Across the street is renewal and rebirth, the angular Vikings monolith rising. The endless clamor of construction. But inside the best Minnesota Twins bar in the city is a comfortable silence. The occasional clamor of saucer plates.
The last time I was here was Oct. 11, 2009, which is somehow six years ago. I was meeting my family, a split group of Twins and Yankees fans, for what ended up being the final baseball game played at the Metrodome.
We had seats in the upper deck along the third baseline, a perfect view to see Nick Punto head for home on Denard Span’s chopper up the middle, completely unaware that Derek Jeter had corralled the ball.
The Yankees swept.
My uncle, who made baseball breathe for our family, is no longer alive. Punto and Jeter are both out of the game, and finally on an even playing field. The Metrodome was turned into rubble and trucked out to who knows where. But Hubert’s remains, the same as ever.
As I walk back into the bar, on the corner of Chicago and 6th, the Twins are playing the getaway game of an eventual three-game sweep at the hands of the Yankees in New York. The more things change …
Stepping inside is like being in the concept of anticipated urban renewal. The back bar is curtained off and the beer taps are removed. The patio is empty. You seat yourself. The whole place seems to be waiting for something.
The maroon leather booths are comfortable and distressed. The TVs remain high up in the corners. The staff is endlessly polite and stays out of the way until you ask.
The pictures stay in the past, back when the present was in the previous decade. Shane Mack and Kirby, Jake Reed and Cris Carter, the youthful Gardy, maybe a season in.
In its current incarnation, Hubert’s is not changing. Not yet. I’m sure it’s coming, but for now this is like stepping into a most affable time capsule. I sit down and am taken back to a time when I was someone else.
I watch the Twins take an early and not-for-long lead, but find myself thinking of family, of coming here before any number of games at the Dome. My mother, my father, my brother, friends of mine still known or some forgotten, my uncle flying in from Denver to see the Yankees.
Before a meaningful game, the place would be shoulder to shoulder and six deep at the bar. Impossible seating. My father used to scan for vacating tables like Philip Marlowe looking down an alley for a suspect.
When you come back to a place that hasn’t changed you realize that you have forgotten memories, ones that are just waiting for you. I had to hold back tears, alone in a booth at 1:30 p.m. on a Thursday. Which is all a bit much for a sports bar.
I come by a few days later before a Saturday home game against the Astros at 6 p.m. The Twins are surging, competitive, in the wild-card hunt, and I want to see what the pregame scene is like compared to six years ago. The bar is closed.
I look through the windows on Chicago Ave. and see the greatest sports advertisement this city has ever had: Tom Kelly, mid-stride coming off the field, his managers uniform unbuttoned a couple and pulled open at the collar, a Hubert’s T-shirt underneath.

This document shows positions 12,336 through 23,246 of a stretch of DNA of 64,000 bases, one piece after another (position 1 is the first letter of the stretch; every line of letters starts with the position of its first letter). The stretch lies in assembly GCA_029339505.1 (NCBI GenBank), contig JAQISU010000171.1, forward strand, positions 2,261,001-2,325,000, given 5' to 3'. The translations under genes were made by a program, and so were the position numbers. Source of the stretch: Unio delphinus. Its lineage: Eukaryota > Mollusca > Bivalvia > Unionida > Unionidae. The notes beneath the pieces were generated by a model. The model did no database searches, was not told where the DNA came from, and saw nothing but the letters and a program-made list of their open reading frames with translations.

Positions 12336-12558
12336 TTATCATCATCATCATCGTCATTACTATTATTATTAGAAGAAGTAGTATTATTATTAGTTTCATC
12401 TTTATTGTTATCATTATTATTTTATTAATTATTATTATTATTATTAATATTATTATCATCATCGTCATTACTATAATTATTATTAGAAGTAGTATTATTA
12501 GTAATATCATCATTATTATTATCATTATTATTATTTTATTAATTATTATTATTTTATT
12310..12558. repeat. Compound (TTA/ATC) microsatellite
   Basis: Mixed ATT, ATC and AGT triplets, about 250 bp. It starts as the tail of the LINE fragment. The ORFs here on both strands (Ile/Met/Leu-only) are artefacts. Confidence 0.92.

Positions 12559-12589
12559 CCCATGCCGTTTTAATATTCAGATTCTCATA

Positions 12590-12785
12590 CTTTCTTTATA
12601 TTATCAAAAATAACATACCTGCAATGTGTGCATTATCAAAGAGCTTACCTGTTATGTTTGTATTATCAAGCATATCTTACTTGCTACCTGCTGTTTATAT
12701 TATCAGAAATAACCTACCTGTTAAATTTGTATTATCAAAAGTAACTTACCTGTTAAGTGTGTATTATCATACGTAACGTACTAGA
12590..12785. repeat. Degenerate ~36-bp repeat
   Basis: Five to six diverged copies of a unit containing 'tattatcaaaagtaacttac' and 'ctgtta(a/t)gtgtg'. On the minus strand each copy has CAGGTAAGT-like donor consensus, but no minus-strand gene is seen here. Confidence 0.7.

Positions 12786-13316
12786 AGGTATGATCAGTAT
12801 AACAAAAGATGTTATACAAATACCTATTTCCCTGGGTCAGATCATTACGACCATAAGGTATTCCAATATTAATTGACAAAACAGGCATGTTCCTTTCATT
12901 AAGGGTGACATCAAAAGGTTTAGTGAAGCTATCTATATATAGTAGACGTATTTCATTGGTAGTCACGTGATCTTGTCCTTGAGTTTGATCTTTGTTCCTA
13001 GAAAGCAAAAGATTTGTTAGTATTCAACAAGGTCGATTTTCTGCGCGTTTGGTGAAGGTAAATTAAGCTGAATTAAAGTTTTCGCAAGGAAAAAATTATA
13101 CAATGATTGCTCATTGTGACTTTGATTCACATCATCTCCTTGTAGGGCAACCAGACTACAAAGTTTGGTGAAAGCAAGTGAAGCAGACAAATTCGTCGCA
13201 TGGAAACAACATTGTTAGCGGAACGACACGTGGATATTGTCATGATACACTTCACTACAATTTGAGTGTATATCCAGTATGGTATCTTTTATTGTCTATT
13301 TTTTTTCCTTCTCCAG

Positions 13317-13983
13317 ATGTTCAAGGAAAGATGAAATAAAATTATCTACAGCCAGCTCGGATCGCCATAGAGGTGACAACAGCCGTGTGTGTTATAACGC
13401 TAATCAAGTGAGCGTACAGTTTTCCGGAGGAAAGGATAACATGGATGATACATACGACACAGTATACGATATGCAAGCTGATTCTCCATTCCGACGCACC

After I start coming back I don’t want to go to another bar. I drink some coffee at one game, share a beer and some shots before another. I try the loaded baked potato soup. It’s all just fine and nothing to really write home about, but I’m about as happy as I get.
The thing that can be tough about trying to describe why this is the best place to watch a Twins game in Minneapolis is that a lot of it has to do with how I remember it. But I have to imagine that many in the Twin Cities remember it exactly the same.
I come in for another day game before walking over to Target Field. The lunch rush around 11:30 a.m. is busy. The bartender tells me the construction workers across the street create a lot of business. I ask her about that Saturday night early closing time and she tells me they used to not even open on Saturdays, but now they stay open until 4 p.m., mostly for the Vikings’ stadium crew.
Somehow we end up on the topic of the Tom Kelly picture and I tell her how much I love that photo, and she agrees, says it’s her favorite. Then she tells me the man who took that picture is sitting right across from me.
And there he is, eating a salad.
And of course he is, because why wouldn’t he be?
I’ve been to the Hubert’s on the other side of town. The name was sold for a price. That bar is just fine They, too, have nice memorabilia on the walls. But they do not have the photographer of that memorabilia eating a salad across from you.
They all wear their memories, just not as well.
The original Hubert’s is of another time, and holds onto that truth through its sheer ability to remain. What in the world is it even doing still standing? What renewal is it waiting for? Ten home games for the Vikings and four or five national events a year?
The bar was sold a few months ago. This paper reported that the new owners plan only a few cosmetic tweaks and to perhaps change the name to “The Original Hubert’s” just to set it off.
Maybe the new owners are hoping the renewal that was supposed to come with the Metrodome is coming with U.S. Bank Stadium. That the “Original Hubert’s” will get to be a part of that long ago promise that comes with new stadium construction: High-rises, apartments, mixed-use development, constant foot traffic — a wave of economic resurgence engulfing a corner of the city.
I hope that all comes, and I hope that when it does I can step back inside Hubert’s and find that nothing has ever changed.
Jeff Day is a Star Tribune sports desk editor. He can be reached at 612-673-4103.